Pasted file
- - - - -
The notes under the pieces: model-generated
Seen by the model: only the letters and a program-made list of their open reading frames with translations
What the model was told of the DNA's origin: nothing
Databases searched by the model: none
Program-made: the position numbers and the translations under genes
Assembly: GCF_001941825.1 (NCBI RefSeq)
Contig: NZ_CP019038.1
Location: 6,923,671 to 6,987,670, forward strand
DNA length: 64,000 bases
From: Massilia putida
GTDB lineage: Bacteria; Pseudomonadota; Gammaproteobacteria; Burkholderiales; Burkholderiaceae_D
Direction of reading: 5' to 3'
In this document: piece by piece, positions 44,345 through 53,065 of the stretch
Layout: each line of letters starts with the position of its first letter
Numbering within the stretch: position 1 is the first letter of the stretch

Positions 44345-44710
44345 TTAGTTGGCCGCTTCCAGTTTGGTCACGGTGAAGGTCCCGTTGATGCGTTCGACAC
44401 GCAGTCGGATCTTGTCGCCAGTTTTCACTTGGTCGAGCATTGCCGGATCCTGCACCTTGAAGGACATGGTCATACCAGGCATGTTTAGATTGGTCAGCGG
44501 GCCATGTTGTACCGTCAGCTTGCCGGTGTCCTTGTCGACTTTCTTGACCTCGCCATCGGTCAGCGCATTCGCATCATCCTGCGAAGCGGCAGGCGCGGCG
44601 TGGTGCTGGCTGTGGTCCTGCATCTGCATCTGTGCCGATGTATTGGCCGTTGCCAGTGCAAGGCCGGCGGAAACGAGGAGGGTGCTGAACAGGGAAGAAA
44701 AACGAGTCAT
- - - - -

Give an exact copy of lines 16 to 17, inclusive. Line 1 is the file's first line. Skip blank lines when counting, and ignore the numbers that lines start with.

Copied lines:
Positions 44345-44710
44345 TTAGTTGGCCGCTTCCAGTTTGGTCACGGTGAAGGTCCCGTTGATGCGTTCGACAC